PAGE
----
Economy The USA looks like a developing country in many ways. Here is why.

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I have been meaning to start a thread like this for many years. I thought it might be too provocative, but I see how many Americans themselves are dissatisfied with their own country and the situation seems to be getting constantly worse. To many outside observers it has been clear for quite some time that the US resembles a developing country with a substantial elite ruling class (about 5~10% of the population) that lives well in their own bubble (like a gated community but on a national scale), while the rest of the population suffers.

1) Economic inequality

The Gini coefficient is the most popular way to measure income and wealth inequality within a country. A high Gini coefficient means that most of the wealth in the country is held by a small percentage of the population. A low Gini means that the wealth is spread more equally. The Wikipedia page on countries by income equality shows that the USA have a Gini of 39%, similar to Iran or Congo, and in the range of most of Latin America. It's also well above all European countries, but also Canada, Australia, New Zealand, Japan or South Korea. From that viewpoint, the US failed to spread wealth well enough within its population and is in the same category as most developing countries, and indeed worse than places like Russia, China, India, Indonesia, Syria, Yemen, Ethiopia or Nigeria.

1280px-Map_of_countries_by_GINI_coefficient_%281990_to_2020%29.svg.png


The United States are well above other rich countries for both wealth inequalities and income inequalities. These are two very different things though. For example, the Netherlands is the second most unequal developed country after the USA when it comes to wealth distribution (probably because there are lots of old families with inherited fortunes), but the most equal when we look at the share of job earnings taken by the richest 1% (CEOs don't earn 272 times more than their workers like in the US). For more details about this aspect of US society, please check the dedicated thread: Wealth & income inequalities in the US - what do the 1% own?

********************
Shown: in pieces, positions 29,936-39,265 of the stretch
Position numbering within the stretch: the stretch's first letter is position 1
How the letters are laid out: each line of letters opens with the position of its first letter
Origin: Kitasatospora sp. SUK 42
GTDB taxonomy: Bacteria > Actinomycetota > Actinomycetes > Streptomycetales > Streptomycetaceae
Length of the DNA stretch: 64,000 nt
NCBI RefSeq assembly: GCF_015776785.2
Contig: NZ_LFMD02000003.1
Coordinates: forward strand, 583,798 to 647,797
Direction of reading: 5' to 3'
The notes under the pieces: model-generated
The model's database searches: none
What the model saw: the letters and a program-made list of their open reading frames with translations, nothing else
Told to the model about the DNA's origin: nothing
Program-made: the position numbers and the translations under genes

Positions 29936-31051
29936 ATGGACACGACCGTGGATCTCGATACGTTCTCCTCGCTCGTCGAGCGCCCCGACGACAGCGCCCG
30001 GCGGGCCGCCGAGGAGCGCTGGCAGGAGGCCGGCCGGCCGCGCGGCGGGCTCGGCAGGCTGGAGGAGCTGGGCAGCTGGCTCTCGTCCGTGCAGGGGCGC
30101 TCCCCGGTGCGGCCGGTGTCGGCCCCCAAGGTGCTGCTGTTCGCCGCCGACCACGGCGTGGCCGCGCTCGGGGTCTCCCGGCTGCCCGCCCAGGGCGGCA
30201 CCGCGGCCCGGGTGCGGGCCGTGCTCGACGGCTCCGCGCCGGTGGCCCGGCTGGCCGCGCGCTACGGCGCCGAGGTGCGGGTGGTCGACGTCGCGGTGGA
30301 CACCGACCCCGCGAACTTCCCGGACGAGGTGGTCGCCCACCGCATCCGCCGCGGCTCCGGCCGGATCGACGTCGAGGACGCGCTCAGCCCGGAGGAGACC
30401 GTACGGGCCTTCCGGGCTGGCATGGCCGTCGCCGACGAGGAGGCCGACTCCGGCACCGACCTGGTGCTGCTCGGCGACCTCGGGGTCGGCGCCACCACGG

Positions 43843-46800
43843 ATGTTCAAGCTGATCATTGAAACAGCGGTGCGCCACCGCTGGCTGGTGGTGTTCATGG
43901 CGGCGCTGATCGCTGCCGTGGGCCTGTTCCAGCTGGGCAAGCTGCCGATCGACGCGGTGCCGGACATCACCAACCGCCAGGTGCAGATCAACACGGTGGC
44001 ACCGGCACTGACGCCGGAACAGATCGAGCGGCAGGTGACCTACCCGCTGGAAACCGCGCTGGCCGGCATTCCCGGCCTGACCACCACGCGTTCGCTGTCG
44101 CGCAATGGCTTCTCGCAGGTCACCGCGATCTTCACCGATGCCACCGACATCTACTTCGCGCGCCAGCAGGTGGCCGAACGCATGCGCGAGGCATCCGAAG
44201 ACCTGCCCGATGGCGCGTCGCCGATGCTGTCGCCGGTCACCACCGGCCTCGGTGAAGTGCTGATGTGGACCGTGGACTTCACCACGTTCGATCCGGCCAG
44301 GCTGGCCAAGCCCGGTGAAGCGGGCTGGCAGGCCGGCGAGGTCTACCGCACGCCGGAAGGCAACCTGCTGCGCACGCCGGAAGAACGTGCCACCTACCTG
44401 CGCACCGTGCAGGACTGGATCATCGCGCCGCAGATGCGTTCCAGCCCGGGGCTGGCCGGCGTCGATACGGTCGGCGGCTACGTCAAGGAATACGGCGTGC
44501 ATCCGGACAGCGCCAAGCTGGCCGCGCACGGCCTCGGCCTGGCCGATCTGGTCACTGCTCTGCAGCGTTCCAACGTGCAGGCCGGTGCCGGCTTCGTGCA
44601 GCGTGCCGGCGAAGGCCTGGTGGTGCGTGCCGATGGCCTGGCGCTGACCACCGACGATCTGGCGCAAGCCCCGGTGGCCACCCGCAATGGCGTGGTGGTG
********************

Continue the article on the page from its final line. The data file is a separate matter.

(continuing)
2) Human Development Index

The Human Development Index is a composite index that includes factors such as life expectancy, education (mean years of schooling completed and expected years of schooling upon entering the education system), and per capita income indicators. While the US has one of the world's highest GDP per capita, it only ranks 21st worldwide for Human Development Index and 25th (between Cyprus and Poland) once inequality-adjusted. Poland is still a developing country according to Wikipedia. That places the US right at the limit between developed and developing countries when it comes to Human Development.

3) Workers' rights

The ITUC publishes every year a Global Workers Rights Index. Countries are scored from 1 (best) to 5 (worst). Only European countries obtained a score of 1. Most Western European countries as well as Japan and New Zealand have a score of 1 or 2. Canada, Australia, Belgium, Poland and Bulgaria scored 3. The UK scored 4+. The United States scored 4-, alongside Greece, Romania and Hungary. A score of 4 means 'systematic violations of human rights'. 4- is also the score of Venezuela, Angola, Sierra Leone, Nigeria, Congo, Mali, Chad, or Saudi Arabia. The US is in good company.

3.-EN-GRI-Map-Twitter_2022-07-03-135648.png


4) Minimum annual leave

In almost all countries in the world, people are entitled to a number of paid vacations. In fact, apart from a few tiny Pacific islands nations, the United States is the only country in the world that has 0 paid vacation days per year (source). The average in developed countries is between 20 and 30 days per year + 10 to 15 days of paid public holidays. The US is also one of the few countries where employers do not have to pay their staff on public holidays.

1024px-Map_of_Vacation_Days_Around_the_World.png


5) Maternity Leaves


One of the most widespread social rights in the world is that of women to take a maternity leave after childbirth. This right is enshrined in the legislation of practically all countries worldwide, even the most backward and sexist countries like Afghanistan, Iran or Saudi Arabia. Only a few countries have no paid maternity leaves: Papua New Guinea, Suriname, and the United States of America!

iu



6) Homicide rates & gun laws